What is Harm Reduction?

The term “harm reduction” is gaining traction among those involved in the fight against opioid and alcohol addiction.

So, what is it exactly?

Definition Harm Reduction in Treatment | Examples

Harm Reduction Definition

“Harm reduction refers to policies, programs and practices that aim primarily to reduce the adverse health, social and economic consequences of the use of legal and illegal drugs without necessarily reducing drug consumption.”

International Harm Reduction Association

Harm reduction acknowledges that the world is not drug-free and if people are going to use drugs, then it’s better to use them in a safer environment in order to minimize the number of overdose deaths that occur. 

Methadone clinics (like Symetria) are usually considered harm reduction because methadone overdose is possible when mixed with other drugs, though around 10x less likely than other opioids. 

Goals of Harm Reduction

Harm Reduction in Treatment

Healthcare providers that use a harm reduction model meet patients where they are and encourage them to be as healthy as possible. The tone is non-judgmental and non-coercive.

Even if a patient doesn’t follow the recommended treatment plan, providers teach them skills to:

The ultimate goal of harm reduction practice is to empower individuals who misuse substances to make their own decisions and define recovery in their own terms. This approach values collaboration between provider and patient.

6 Principles of Harm Reduction in Treatment

Applying these six principles of harm reduction helps improve the quality of the provider-patient relationship, which may also improve clinical care outcomes and treatment adherence.

Harm Reduction Examples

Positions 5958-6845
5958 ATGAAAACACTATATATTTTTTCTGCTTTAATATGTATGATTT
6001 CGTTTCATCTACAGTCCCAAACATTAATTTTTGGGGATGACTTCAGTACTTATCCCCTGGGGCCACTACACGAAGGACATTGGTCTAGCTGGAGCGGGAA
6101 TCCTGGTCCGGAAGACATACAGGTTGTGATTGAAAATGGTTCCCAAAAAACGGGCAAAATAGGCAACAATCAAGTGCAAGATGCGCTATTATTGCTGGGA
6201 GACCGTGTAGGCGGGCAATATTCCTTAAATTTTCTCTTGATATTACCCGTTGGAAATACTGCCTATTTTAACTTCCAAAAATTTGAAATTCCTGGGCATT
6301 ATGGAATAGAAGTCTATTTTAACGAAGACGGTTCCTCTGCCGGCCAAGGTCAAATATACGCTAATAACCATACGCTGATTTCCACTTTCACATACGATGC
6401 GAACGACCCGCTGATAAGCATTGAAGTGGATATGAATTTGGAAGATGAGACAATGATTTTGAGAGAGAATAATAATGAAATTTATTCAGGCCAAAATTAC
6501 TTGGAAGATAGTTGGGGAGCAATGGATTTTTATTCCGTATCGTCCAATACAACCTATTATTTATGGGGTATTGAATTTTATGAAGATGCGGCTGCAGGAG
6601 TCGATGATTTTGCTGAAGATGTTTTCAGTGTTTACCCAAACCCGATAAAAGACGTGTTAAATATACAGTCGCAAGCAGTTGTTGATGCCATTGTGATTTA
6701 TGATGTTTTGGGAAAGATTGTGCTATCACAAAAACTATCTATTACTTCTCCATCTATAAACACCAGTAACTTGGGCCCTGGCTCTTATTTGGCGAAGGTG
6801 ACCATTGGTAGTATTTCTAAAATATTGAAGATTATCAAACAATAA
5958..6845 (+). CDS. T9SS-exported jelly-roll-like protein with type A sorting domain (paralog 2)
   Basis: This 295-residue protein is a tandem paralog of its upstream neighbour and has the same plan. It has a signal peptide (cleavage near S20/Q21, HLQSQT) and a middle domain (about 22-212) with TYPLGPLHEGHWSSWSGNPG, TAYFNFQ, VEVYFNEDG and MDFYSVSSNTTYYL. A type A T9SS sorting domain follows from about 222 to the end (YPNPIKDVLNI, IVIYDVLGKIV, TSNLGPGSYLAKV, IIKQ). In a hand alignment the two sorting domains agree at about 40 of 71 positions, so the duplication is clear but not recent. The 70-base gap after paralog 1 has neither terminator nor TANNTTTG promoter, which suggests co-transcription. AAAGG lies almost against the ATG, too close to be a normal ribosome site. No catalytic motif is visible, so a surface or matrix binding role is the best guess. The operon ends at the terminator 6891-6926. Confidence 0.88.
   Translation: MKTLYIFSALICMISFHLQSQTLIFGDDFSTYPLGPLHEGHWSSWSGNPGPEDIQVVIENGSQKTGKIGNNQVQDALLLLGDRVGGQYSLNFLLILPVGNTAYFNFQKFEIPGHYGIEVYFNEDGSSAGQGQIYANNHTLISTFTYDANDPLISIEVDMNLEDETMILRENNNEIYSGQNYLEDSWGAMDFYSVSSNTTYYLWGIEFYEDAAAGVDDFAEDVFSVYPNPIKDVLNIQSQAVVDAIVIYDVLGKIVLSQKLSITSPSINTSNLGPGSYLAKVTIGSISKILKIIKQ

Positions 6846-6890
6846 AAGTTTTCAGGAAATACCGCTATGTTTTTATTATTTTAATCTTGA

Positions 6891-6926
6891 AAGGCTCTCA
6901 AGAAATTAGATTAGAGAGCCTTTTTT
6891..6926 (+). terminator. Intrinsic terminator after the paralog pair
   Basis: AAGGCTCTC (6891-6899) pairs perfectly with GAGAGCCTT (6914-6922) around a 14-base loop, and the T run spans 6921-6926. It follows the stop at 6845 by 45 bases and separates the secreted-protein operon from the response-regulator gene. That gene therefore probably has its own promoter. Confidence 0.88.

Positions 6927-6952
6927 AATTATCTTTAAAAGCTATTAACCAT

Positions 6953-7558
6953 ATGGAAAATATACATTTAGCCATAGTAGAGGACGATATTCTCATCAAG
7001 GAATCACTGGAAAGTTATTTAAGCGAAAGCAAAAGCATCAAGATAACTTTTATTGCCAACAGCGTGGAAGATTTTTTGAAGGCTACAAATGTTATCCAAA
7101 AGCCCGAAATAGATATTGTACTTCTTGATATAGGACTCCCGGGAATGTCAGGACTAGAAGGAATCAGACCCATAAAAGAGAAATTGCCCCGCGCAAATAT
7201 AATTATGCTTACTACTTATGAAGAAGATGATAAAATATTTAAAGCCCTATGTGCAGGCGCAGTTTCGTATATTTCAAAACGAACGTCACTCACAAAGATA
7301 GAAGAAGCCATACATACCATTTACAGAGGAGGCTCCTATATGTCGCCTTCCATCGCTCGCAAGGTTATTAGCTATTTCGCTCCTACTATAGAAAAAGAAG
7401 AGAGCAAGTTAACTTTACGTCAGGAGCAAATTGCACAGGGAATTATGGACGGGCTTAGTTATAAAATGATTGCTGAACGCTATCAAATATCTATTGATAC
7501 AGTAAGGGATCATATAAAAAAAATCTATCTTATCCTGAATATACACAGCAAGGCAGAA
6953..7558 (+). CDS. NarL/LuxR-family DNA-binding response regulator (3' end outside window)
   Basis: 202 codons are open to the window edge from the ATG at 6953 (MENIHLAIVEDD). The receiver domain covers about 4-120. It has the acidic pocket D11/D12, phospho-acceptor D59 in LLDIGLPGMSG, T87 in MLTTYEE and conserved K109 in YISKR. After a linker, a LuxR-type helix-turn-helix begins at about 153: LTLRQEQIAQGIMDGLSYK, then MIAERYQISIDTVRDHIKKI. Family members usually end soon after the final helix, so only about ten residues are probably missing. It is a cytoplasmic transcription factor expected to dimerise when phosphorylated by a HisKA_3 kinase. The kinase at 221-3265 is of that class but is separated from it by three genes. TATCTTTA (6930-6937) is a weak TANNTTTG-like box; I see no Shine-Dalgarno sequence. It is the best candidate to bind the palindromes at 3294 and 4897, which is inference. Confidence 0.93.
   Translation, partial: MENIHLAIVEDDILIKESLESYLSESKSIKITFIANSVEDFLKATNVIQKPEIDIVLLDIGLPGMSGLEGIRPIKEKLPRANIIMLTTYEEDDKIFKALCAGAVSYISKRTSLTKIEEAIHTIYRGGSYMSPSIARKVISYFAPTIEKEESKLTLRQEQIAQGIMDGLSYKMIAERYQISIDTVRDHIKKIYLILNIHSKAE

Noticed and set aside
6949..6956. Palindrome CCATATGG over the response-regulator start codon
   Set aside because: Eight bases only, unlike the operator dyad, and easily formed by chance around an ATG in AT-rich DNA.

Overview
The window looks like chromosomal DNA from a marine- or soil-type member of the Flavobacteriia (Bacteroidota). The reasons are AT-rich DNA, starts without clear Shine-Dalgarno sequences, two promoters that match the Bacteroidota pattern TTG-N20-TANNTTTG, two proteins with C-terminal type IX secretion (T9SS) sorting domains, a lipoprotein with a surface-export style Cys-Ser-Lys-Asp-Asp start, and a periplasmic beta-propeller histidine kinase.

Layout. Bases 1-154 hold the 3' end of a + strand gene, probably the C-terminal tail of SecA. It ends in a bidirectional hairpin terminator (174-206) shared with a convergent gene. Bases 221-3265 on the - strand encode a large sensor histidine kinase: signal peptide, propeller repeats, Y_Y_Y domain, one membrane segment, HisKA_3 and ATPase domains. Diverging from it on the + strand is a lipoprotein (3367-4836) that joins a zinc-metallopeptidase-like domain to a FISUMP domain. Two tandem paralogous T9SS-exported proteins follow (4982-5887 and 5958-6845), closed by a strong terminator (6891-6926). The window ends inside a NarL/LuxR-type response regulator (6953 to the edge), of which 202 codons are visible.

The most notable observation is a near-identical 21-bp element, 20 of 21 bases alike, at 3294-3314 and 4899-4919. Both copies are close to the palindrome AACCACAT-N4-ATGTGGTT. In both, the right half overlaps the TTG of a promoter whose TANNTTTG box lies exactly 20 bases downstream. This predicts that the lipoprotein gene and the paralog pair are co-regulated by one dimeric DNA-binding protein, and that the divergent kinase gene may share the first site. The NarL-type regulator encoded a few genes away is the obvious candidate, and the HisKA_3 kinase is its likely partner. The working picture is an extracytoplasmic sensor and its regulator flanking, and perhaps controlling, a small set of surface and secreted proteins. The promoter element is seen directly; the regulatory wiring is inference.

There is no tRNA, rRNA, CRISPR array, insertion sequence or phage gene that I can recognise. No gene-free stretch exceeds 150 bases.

Harm reduction can be a specific initiative, but it can also be a mindset to how people struggling with substances are treated — by society, within the laws, by law enforcement, by families or by healthcare professionals, for example.

Harm Reduction Advice

Harm Reduction Programs

Harm reduction began as a grass-roots movement in the 1980s during the HIV crisis. It started with needle exchange programs to ensure that if someone was injecting drugs, such as heroin, they were doing it safely and not spreading the disease. 

Today, organized harm reduction groups still provide needle exchanges as well as safe injection sites which go a step further to provide 24/7 supervision and connection to mental health resources. 

Additionally, harm reduction groups like The Harm Reduction Coalition (HRC) advocate for the decriminalization of drugs and for Good Samaritan laws that offer legal protection to those seeking medical care for themselves or others during an overdose. 

Another important initiative of harm reduction groups is to distribute and educate on how to use naloxone, the anti-overdose drug. Naloxone (Narcan) training can be geared toward families of those using, the general public, healthcare providers or police forces. 

Medication-Assisted Treatment (MAT) programs that include the use of Suboxone or methadone are also considered harm reduction in contrast to the traditional abstinence-only programs. 

Getting Harm Reduction Treatment

"If treatment is on a linear continuum with abstinence-based and harm reduction on opposite ends, Symetria is much close to the harm reduction side. The goal here is to help patients stop using as soon as possible. However, we don't kick someone out of treatment for lapsing, even multiple times. We let patients drive their own treatment. Working together with care and respect and on a patient-by-patient basis to help them meet the goals they set for themselves."

Masroor Ahmed, CEO

Harm Reduction Addiction Treatment

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Symetria doctors follow rigorous sourcing guidelines and cite only trustworthy sources of information, including peer-reviewed journals, court records, academic organizations, highly regarded nonprofit organizations, government reports and their own expertise with decades in the field.

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